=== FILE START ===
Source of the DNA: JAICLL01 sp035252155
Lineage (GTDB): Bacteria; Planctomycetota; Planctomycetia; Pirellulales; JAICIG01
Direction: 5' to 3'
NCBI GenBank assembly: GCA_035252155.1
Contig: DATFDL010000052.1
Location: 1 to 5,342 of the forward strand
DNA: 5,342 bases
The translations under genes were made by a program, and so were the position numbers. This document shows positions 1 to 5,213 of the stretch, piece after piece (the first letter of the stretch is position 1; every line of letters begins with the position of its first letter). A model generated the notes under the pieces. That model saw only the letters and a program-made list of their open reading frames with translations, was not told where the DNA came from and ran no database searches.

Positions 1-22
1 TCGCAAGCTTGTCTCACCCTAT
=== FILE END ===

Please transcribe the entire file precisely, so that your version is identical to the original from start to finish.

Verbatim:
Source of the DNA: JAICLL01 sp035252155
Lineage (GTDB): Bacteria; Planctomycetota; Planctomycetia; Pirellulales; JAICIG01
Direction: 5' to 3'
NCBI GenBank assembly: GCA_035252155.1
Contig: DATFDL010000052.1
Location: 1 to 5,342 of the forward strand
DNA: 5,342 bases
The translations under genes were made by a program, and so were the position numbers. This document shows positions 1 to 5,213 of the stretch, piece after piece (the first letter of the stretch is position 1; every line of letters begins with the position of its first letter). A model generated the notes under the pieces. That model saw only the letters and a program-made list of their open reading frames with translations, was not told where the DNA came from and ran no database searches.

Positions 1-22
1 TCGCAAGCTTGTCTCACCCTAT